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An adapter for using Jinja2 templates with Django.

Project description

.. _jingo:
.. module:: jingo


.. note:: This document may be out of date. The up-to-date documentation can
be found on `Read the Docs <>`_.

Jingo is an adapter for using Jinja2_ templates within Django.

.. note:: Coffin or Jingo?

Jingo differs from Coffin_ in two major ways:

* Jingo serves purely as a minimalistic bridge between Django and Jinja2_.
Coffin_ attempts to reduce the differences between Jinja2_ templates
and Django's native templates.

* Jingo has a far superior name, as it is a portmanteau of 'Jinja' and

.. _Coffin:
.. _Jinja2:

.. _usage:


When configured properly (see Settings_ below) you can render Jinja2_ templates in
your view the same way you'd render Django templates::

from django.shortcuts import render

def my_view(request):
context = dict(user_ids=(1, 2, 3, 4))
return render(request, 'users/search.html', context)

.. note::

Not only does ``django.shorcuts.render`` work, but so does any method that
Django provides to render templates.

.. _settings:


You'll want to use Django to use jingo's template loader.
In ````::


This will let you use ``django.shortcuts.render`` or

You can optionally specify which filename patterns to consider Jinja2 templates::

JINGO_INCLUDE_PATTERN = r'\.jinja2' # use any regular expression here

This will consider every template file that contains the substring `.jinja2` to
be a Jinja2 file (unless it's in a module explicitly excluded, see below).

And finally you may have apps that do not use Jinja2, these must be excluded
from the loader::

JINGO_EXCLUDE_APPS = ('debug_toolbar',)

If a template path begins with ``debug_toolbar``, the Jinja loader will raise a
``TemplateDoesNotExist`` exception. This causes Django to move onto the next
loader in ``TEMPLATE_LOADERS`` to find a template - in this case,

.. note::
Technically, we're looking at the template path, not the app. Often these are
the same, but in some cases, like 'registration' in the default setting--which
is an admin template--they are not.

The default is in ``jingo.EXCLUDE_APPS``::


.. versionchanged:: 0.6.2
Added ``context_processors`` application.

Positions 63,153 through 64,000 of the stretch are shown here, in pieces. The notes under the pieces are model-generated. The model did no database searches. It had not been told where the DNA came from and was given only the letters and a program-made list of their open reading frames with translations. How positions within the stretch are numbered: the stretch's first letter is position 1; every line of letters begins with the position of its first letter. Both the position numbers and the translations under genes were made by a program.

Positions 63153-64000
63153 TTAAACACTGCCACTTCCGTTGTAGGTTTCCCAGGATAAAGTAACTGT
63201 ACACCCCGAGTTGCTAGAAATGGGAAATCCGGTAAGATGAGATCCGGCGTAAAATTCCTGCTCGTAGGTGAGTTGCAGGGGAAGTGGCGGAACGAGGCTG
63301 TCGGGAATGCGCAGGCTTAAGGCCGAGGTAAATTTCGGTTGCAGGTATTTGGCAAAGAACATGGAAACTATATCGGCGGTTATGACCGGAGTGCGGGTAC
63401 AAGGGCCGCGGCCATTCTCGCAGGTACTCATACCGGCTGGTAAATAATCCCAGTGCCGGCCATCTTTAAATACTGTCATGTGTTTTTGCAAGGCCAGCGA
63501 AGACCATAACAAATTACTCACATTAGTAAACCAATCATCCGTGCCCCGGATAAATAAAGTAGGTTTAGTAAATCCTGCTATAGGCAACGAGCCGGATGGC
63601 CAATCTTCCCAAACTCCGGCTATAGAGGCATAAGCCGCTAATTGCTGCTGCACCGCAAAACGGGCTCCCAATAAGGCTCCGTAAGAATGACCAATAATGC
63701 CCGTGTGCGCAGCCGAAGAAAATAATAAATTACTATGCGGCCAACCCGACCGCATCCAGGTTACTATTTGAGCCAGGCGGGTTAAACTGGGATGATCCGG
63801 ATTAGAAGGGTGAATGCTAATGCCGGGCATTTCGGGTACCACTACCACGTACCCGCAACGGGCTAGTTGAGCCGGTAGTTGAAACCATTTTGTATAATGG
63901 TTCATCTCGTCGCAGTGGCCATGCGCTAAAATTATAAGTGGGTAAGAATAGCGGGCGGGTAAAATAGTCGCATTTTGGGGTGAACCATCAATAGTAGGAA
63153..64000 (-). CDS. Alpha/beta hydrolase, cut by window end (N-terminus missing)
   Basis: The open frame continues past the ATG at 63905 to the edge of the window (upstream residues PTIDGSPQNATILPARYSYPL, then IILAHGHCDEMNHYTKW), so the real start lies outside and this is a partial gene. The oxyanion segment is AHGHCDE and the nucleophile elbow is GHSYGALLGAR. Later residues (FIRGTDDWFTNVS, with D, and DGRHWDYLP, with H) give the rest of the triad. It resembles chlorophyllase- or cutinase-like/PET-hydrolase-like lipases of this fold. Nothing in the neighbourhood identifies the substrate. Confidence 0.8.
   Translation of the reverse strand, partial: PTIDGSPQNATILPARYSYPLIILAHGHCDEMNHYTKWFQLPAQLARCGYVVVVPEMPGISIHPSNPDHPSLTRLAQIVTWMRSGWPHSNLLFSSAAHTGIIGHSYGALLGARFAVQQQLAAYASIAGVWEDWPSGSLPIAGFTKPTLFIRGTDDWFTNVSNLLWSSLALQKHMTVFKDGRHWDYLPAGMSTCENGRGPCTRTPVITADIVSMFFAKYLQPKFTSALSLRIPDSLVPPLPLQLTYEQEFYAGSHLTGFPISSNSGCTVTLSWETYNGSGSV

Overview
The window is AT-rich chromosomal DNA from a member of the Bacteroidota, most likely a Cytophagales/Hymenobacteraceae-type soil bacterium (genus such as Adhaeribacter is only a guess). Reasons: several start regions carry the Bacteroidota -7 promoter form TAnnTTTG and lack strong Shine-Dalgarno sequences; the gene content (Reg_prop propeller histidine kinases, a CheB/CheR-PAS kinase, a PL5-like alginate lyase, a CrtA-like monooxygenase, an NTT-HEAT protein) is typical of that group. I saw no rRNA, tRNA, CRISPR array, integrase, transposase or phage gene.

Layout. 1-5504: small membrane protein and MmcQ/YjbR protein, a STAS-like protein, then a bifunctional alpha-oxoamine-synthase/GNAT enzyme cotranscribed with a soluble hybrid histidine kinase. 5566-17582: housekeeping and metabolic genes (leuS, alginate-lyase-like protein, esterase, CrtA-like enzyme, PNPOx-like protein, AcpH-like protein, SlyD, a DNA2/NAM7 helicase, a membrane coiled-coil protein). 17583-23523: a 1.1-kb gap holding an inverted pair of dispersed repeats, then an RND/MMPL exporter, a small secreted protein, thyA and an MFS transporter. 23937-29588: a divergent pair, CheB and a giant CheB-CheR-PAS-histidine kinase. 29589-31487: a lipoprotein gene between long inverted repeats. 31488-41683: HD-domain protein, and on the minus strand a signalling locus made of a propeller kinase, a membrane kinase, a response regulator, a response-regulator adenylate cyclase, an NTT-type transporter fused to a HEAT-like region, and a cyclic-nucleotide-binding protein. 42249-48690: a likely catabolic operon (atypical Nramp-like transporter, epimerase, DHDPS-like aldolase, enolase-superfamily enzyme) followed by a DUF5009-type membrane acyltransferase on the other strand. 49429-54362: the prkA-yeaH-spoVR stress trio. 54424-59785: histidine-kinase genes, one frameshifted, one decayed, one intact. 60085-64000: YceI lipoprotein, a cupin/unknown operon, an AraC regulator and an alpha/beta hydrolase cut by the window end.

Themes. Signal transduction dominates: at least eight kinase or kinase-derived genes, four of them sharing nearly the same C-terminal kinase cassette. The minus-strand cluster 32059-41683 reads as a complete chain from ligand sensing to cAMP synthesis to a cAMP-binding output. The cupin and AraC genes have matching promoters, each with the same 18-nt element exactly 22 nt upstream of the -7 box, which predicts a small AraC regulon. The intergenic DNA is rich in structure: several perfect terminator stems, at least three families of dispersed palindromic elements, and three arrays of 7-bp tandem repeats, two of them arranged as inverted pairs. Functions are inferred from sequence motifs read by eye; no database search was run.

If you want to configure the Jinja environment, use ``JINJA_CONFIG`` in
````. It can be a dict or a function that returns a dict. ::

JINJA_CONFIG = {'autoescape': False}

or ::

return {'the_answer': 41 + 1}

Template Helpers

Instead of template tags, Jinja encourages you to add functions and filters to
the templating environment. In ``jingo``, we call these helpers. When the
Jinja environment is initialized, ``jingo`` will try to open a ````
file from every app in ``INSTALLED_APPS``. Two decorators are provided to ease
the environment extension:

.. function:: jingo.register.filter

Adds the decorated function to Jinja's filter library.

.. function:: jingo.register.function

Adds the decorated function to Jinja's global namespace.

.. highlight:: jinja

Default Helpers

Helpers are available in all templates automatically, without any extra

.. automodule:: jingo.helpers

Template Environment

A single Jinja ``Environment`` is created for use in all templates. This is
available as ``jingo.env`` if you need to work with the ``Environment``.


Since we all love L10n, let's see what it looks like in Jinja templates::

<h2>{{ _('Reviews for {0}')|f( }}</h2>

The simple way is to use the familiar underscore and string within a ``{{ }}``
moustache block. ``f`` is an interpolation filter documented below. Sphinx
could create a link if I knew how to do that.

The other method uses Jinja's ``trans`` tag::

{% trans user=review.user|user_link, date=review.created|datetime %}
by {{ user }} on {{ date }}
{% endtrans %}

``trans`` is nice when you have a lot of text or want to inject some variables
directly. Both methods are useful, pick the one that makes you happy.


Django marks its form HTML "safe" according to its own rules, which Jinja2 does
not recognize.

This monkeypatches Django to support the ``__html__`` protocol used in Jinja2
templates. ``Form``, ``BoundField``, ``ErrorList``, and other form objects that
render HTML through their ``__unicode__`` method are extended with ``__html__``
so they can be rendered in Jinja2 templates without adding ``|safe``.

Call the ``patch()`` function to execute the patch. It must be called
before ``django.forms`` is imported for the conditional_escape patch to work
properly. The root URLconf is the recommended location for calling ``patch()``.


import jingo.monkey


To run the test suite, you need to define ``DJANGO_SETTINGS_MODULE`` first::

$ export DJANGO_SETTINGS_MODULE="fake_settings"
$ nosetests

or simply run::

$ python

To test on all supported versions of Python and Django::

$ pip install tox
$ tox

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